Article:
Dactylorhiza are tricky
These beautiful British wildflowers like to hybridise, which makes them tricky to identify. They are often pale pink to purple with darker markings on their petals. Their leaves often have transverse markings (a pattern that goes across the leaf rather than along it).
Heath spotted orchid – Dactylorhiza maculata
This beautiful pale lavender pink orchid I photographed recently was growing in a sunny but marshy area in June in Kent and had spotted leaves. I think it is a Heath spotted orchid – Dactylorhiza maculata, because BSBI identified Heath spotted orchid Dactylorhiza maculata in Clowes Wood. It can be differentiated from Common spotted orchid Dactylorhiza fuchsii by the less strongly divided lower petal lobes.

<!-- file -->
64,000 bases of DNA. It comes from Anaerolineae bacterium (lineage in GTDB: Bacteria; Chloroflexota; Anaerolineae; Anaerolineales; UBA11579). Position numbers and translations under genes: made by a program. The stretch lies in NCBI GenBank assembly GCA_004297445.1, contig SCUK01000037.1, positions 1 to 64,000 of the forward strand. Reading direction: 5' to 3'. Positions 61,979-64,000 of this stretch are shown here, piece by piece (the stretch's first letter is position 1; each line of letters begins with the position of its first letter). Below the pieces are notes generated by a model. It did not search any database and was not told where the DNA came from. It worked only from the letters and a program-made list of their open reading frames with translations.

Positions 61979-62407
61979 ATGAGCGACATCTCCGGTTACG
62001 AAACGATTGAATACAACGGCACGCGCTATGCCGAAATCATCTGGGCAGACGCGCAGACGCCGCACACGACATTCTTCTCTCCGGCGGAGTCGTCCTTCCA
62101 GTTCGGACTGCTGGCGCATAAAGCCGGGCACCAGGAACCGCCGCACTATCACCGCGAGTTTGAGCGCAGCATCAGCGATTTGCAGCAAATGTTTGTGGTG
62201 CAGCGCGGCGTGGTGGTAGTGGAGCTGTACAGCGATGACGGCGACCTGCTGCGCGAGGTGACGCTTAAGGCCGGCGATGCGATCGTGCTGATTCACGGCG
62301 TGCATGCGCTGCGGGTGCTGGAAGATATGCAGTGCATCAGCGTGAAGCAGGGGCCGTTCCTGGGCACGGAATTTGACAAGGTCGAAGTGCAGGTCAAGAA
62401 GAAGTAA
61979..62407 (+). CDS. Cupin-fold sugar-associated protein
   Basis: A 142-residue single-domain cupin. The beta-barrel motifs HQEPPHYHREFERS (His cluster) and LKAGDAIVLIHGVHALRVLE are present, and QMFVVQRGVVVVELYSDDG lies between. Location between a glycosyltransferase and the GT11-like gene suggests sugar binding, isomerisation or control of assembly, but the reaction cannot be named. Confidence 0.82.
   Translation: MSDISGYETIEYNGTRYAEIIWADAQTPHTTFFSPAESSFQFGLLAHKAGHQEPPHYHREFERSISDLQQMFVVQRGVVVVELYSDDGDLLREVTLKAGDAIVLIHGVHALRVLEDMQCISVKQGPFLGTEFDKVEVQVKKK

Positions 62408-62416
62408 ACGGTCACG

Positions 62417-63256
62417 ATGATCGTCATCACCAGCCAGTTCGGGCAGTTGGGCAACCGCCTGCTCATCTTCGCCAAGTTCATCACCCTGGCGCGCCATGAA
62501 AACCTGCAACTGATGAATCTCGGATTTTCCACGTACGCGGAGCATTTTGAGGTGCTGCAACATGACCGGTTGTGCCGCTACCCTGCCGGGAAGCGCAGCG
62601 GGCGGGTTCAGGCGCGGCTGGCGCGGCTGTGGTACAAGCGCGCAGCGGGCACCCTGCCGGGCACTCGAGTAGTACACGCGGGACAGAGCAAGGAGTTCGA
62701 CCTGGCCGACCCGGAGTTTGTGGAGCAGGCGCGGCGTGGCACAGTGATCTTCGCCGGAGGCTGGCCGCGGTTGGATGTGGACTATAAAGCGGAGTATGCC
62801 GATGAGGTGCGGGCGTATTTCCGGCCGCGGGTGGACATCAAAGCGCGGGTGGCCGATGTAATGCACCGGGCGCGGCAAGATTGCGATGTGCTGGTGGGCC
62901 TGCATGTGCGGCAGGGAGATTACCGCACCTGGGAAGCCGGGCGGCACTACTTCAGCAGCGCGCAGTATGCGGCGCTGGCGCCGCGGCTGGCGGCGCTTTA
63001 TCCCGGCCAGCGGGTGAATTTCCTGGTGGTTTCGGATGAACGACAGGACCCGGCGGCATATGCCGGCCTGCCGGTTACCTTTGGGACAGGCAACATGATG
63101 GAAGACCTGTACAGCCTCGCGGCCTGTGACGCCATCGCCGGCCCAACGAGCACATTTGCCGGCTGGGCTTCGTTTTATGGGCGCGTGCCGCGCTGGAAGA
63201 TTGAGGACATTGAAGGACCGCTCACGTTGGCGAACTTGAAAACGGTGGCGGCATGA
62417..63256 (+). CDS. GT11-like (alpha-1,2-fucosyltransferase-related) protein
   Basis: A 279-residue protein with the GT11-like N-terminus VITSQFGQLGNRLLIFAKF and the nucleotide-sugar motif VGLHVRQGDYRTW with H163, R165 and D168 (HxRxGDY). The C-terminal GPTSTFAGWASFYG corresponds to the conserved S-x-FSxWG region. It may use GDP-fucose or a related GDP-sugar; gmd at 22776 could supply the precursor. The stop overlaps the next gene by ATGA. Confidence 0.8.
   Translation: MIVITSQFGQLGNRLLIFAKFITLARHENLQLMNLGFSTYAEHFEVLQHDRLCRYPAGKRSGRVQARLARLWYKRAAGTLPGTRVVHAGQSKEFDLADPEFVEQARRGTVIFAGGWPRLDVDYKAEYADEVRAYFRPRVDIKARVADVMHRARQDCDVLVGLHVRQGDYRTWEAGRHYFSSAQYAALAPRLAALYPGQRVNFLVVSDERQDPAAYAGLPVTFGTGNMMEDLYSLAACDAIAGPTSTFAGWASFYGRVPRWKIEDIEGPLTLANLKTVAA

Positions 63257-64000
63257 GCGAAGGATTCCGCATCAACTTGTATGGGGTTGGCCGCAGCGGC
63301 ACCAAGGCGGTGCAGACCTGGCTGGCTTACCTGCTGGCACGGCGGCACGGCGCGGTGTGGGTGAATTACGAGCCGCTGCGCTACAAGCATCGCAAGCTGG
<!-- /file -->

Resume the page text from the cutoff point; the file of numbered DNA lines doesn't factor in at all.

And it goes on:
Common spotted orchid – Dactylorhiza fuchsii
You can see in the pic below that the Common spotted orchid flower is similar to Heath spotted orchid but the lower lip on each flower is more strongly lobed. Both are pale pink with darker markings on the flowers and leaves. Habitats preferred by Common spotted orchid include chalk grassland.
Southern marsh orchids – Dactylorhiza praetermissa
The photo in the main image on this page is also Dactylorhiza, and I did read that Southern marsh orchids, Dactylorhiza praetermissa are to be found at Kirkby Moor nature reserve in Lincolnshire where this was photographed.
Read more about Marsh and Spotted orchids
Blog posts mentioning Marsh and spotted orchids – Dactylorhiza are tagged Dactylorhiza
2021 was a particularly good year for orchids in my neck of the woods!
More about Orchids in general